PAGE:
Tuesday, May 5, 2009
Real Growth & The Real Cost of Money & Timing The Upturn
I have been using the above chart to indicate turns in the economy for a long time. Some definitions first since the chart may be too small to read the fine print. My definition of real commercial paper is the 90-day rate for nonfinancial commercial paper minus quarterly growth in nominal GDP. If the cost of carrying inventory is greater than the economy's growth money is expensive and visa versa. The real cost of paper tends to peak around the middle to end of the cycle and for the current period that seems about right.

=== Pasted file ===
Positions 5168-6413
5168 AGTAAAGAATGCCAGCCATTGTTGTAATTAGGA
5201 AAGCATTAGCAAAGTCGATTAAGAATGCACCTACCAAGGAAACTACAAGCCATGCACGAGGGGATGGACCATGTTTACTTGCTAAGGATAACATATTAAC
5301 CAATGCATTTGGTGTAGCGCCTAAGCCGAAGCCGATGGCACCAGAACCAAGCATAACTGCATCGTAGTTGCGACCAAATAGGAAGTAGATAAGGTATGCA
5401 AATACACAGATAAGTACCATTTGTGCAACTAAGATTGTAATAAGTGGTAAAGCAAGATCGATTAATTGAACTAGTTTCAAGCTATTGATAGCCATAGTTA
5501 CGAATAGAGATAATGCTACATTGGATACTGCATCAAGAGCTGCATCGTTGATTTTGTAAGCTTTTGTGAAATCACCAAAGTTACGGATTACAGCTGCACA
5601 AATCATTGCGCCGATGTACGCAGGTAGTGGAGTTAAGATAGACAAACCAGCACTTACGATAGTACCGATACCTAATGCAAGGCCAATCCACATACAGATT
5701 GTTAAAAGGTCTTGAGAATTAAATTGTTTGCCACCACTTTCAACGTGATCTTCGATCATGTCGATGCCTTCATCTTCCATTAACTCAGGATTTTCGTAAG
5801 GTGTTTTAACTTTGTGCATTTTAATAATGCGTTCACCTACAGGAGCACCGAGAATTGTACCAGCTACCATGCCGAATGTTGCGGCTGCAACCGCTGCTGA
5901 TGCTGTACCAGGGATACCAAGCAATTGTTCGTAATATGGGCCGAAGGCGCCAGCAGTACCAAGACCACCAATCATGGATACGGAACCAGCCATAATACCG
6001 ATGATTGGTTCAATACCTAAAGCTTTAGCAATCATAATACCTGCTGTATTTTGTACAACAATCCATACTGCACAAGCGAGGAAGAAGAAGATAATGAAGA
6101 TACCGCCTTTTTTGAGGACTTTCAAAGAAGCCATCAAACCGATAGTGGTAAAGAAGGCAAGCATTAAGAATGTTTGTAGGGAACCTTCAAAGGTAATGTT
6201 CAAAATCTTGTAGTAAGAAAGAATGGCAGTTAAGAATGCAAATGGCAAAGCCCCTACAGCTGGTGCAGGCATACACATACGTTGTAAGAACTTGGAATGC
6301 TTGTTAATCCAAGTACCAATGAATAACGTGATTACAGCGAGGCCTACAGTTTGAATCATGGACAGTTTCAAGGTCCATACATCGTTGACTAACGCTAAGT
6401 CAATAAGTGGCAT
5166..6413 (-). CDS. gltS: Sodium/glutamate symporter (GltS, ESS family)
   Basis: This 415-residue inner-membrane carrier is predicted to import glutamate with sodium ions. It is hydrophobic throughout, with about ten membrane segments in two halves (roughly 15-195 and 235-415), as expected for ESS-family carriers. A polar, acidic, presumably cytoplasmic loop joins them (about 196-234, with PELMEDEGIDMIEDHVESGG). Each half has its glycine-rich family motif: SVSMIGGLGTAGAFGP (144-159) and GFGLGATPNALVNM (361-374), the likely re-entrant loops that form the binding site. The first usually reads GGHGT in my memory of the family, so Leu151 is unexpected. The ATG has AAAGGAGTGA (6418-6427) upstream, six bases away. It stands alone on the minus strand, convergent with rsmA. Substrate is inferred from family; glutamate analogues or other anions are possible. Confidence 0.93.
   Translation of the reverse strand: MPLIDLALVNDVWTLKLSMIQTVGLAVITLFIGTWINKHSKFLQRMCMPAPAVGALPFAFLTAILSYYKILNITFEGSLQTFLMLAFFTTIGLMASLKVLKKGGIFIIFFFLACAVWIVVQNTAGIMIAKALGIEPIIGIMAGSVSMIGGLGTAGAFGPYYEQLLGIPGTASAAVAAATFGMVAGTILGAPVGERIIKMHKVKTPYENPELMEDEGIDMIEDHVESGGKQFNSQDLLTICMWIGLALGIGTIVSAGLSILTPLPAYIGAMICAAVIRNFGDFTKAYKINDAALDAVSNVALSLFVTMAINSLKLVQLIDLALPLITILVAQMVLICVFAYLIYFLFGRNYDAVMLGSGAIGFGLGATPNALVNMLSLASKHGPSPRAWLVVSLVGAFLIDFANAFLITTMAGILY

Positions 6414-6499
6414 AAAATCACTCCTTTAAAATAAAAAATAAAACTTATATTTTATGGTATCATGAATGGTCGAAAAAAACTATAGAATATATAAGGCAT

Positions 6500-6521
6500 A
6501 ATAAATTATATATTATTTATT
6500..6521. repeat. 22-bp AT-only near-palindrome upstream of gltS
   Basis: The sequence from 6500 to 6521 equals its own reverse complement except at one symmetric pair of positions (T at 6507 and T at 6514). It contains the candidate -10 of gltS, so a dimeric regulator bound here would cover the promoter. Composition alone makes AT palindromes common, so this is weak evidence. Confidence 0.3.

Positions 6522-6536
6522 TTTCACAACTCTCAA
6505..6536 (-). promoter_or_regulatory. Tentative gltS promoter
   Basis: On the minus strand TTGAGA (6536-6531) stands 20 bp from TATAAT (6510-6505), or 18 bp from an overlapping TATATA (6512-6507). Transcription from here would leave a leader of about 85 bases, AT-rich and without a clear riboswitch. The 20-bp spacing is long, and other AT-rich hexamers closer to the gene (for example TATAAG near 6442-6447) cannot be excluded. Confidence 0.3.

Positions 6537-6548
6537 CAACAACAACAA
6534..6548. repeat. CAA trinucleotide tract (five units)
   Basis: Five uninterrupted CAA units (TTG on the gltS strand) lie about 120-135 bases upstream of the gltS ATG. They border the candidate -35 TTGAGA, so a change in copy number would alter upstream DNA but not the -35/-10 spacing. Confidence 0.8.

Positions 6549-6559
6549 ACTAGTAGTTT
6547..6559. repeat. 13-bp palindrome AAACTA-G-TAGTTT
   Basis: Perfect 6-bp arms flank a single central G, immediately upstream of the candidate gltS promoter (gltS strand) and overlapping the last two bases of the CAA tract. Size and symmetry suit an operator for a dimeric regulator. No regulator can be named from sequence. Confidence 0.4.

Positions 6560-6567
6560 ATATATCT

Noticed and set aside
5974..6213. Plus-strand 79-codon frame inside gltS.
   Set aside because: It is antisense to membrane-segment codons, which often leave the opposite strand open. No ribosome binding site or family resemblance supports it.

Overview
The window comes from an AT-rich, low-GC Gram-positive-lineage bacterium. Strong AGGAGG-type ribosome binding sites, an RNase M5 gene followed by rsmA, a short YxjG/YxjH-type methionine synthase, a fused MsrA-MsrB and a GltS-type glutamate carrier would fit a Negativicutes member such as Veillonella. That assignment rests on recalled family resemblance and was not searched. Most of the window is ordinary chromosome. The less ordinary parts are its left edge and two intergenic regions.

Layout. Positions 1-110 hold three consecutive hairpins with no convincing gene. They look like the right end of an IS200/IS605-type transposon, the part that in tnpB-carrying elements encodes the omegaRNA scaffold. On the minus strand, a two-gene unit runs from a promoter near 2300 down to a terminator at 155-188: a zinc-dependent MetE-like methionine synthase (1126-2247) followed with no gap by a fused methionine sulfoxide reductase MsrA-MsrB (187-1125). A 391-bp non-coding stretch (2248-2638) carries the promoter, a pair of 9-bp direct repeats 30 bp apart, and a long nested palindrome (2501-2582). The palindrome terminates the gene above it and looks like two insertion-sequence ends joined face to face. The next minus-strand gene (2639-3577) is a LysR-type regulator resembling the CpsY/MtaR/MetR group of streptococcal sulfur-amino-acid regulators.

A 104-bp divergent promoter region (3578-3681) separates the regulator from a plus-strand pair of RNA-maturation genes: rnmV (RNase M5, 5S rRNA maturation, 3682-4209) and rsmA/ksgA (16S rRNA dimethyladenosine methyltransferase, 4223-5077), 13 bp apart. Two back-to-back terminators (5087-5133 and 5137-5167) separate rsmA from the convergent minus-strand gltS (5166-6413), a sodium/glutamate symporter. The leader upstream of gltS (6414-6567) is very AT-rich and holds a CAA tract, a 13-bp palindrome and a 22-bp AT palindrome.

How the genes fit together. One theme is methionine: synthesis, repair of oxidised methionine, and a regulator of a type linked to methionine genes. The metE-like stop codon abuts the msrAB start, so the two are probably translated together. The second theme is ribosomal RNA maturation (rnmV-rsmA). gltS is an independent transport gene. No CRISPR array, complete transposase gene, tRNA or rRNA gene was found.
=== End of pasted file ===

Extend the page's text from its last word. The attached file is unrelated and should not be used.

Paper rates are coming down and by all indications the economic decline is slowing. I know all about deflation raising the cost of money but my measure is against nominal growth not price inflation -- which is a measure of dubious value. Main point is that the cost of money and the nominal economy have begun to move closer together and an upturn is closer than the consensus would have us believe. If you think the economists are all correct along with Soros Roubini et al, the capital markets are narrowing spreads and raising equity values. Not to levels suggesting robust growth ahead but to levels that are a fair risk/reward plateau to wait to see whether the upturn is coming or contraction continues into 2010.